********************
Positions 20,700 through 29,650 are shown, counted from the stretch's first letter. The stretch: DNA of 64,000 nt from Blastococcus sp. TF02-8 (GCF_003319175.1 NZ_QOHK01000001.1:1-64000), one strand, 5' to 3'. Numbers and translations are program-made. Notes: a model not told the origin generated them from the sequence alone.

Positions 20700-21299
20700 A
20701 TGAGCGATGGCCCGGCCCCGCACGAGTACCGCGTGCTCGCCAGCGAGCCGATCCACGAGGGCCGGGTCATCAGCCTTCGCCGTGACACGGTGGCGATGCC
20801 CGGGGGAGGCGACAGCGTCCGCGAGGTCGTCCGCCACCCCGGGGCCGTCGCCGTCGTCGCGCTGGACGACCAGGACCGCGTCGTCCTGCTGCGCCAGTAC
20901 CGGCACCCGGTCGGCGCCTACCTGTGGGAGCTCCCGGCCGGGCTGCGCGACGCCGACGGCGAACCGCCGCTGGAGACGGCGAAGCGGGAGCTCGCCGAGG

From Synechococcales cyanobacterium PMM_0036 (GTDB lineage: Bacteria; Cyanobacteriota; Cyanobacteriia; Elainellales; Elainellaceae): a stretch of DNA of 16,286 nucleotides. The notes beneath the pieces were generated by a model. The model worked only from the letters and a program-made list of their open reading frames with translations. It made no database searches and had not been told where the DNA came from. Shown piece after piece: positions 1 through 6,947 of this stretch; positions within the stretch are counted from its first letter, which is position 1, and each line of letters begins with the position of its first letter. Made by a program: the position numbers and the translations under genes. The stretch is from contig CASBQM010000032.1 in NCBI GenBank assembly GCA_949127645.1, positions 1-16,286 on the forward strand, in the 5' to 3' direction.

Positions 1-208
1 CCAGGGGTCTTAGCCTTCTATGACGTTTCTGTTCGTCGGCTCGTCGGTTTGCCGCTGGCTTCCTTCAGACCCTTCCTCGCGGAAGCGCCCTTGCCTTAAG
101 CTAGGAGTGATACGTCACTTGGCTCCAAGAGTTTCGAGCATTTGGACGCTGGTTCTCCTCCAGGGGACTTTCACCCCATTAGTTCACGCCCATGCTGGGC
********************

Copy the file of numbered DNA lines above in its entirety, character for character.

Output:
Positions 20,700 through 29,650 are shown, counted from the stretch's first letter. The stretch: DNA of 64,000 nt from Blastococcus sp. TF02-8 (GCF_003319175.1 NZ_QOHK01000001.1:1-64000), one strand, 5' to 3'. Numbers and translations are program-made. Notes: a model not told the origin generated them from the sequence alone.

Positions 20700-21299
20700 A
20701 TGAGCGATGGCCCGGCCCCGCACGAGTACCGCGTGCTCGCCAGCGAGCCGATCCACGAGGGCCGGGTCATCAGCCTTCGCCGTGACACGGTGGCGATGCC
20801 CGGGGGAGGCGACAGCGTCCGCGAGGTCGTCCGCCACCCCGGGGCCGTCGCCGTCGTCGCGCTGGACGACCAGGACCGCGTCGTCCTGCTGCGCCAGTAC
20901 CGGCACCCGGTCGGCGCCTACCTGTGGGAGCTCCCGGCCGGGCTGCGCGACGCCGACGGCGAACCGCCGCTGGAGACGGCGAAGCGGGAGCTCGCCGAGG

From Synechococcales cyanobacterium PMM_0036 (GTDB lineage: Bacteria; Cyanobacteriota; Cyanobacteriia; Elainellales; Elainellaceae): a stretch of DNA of 16,286 nucleotides. The notes beneath the pieces were generated by a model. The model worked only from the letters and a program-made list of their open reading frames with translations. It made no database searches and had not been told where the DNA came from. Shown piece after piece: positions 1 through 6,947 of this stretch; positions within the stretch are counted from its first letter, which is position 1, and each line of letters begins with the position of its first letter. Made by a program: the position numbers and the translations under genes. The stretch is from contig CASBQM010000032.1 in NCBI GenBank assembly GCA_949127645.1, positions 1-16,286 on the forward strand, in the 5' to 3' direction.

Positions 1-208
1 CCAGGGGTCTTAGCCTTCTATGACGTTTCTGTTCGTCGGCTCGTCGGTTTGCCGCTGGCTTCCTTCAGACCCTTCCTCGCGGAAGCGCCCTTGCCTTAAG
101 CTAGGAGTGATACGTCACTTGGCTCCAAGAGTTTCGAGCATTTGGACGCTGGTTCTCCTCCAGGGGACTTTCACCCCATTAGTTCACGCCCATGCTGGGC